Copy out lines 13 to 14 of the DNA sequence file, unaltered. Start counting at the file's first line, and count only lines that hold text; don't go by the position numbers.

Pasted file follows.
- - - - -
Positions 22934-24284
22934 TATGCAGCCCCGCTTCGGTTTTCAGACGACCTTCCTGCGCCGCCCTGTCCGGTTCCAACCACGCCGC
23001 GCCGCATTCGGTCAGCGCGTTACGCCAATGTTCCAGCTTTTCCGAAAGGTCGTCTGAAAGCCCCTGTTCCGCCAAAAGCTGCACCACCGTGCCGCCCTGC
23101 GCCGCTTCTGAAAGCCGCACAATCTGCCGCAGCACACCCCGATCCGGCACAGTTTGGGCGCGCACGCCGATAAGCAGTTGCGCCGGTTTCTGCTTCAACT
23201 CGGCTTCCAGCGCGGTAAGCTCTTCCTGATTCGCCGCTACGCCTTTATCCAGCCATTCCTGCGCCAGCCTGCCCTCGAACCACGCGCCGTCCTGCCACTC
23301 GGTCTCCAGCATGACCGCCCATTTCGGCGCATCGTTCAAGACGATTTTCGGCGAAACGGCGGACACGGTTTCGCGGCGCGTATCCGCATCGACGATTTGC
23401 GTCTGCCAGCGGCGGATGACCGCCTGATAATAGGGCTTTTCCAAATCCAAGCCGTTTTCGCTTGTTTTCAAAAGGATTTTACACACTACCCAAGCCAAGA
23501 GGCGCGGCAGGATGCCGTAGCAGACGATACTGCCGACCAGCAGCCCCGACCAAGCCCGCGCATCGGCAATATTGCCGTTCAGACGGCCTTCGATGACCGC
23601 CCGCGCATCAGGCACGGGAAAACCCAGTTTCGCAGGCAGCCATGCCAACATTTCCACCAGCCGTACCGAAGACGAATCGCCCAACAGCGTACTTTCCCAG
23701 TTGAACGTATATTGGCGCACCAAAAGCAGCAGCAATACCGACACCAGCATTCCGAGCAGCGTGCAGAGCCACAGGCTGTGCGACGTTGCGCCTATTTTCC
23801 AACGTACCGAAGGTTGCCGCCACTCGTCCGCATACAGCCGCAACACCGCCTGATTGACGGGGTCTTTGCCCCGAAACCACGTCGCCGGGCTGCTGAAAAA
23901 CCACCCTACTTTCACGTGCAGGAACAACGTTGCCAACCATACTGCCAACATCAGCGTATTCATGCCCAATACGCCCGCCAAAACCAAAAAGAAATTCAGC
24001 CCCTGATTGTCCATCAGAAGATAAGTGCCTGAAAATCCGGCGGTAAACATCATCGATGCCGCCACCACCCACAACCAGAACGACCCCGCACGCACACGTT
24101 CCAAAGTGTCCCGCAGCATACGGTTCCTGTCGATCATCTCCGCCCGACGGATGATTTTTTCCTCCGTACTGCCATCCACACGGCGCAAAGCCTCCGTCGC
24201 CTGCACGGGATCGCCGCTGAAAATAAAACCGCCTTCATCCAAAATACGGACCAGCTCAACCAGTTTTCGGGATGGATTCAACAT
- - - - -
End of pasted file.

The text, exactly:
24001 CCCTGATTGTCCATCAGAAGATAAGTGCCTGAAAATCCGGCGGTAAACATCATCGATGCCGCCACCACCCACAACCAGAACGACCCCGCACGCACACGTT
24101 CCAAAGTGTCCCGCAGCATACGGTTCCTGTCGATCATCTCCGCCCGACGGATGATTTTTTCCTCCGTACTGCCATCCACACGGCGCAAAGCCTCCGTCGC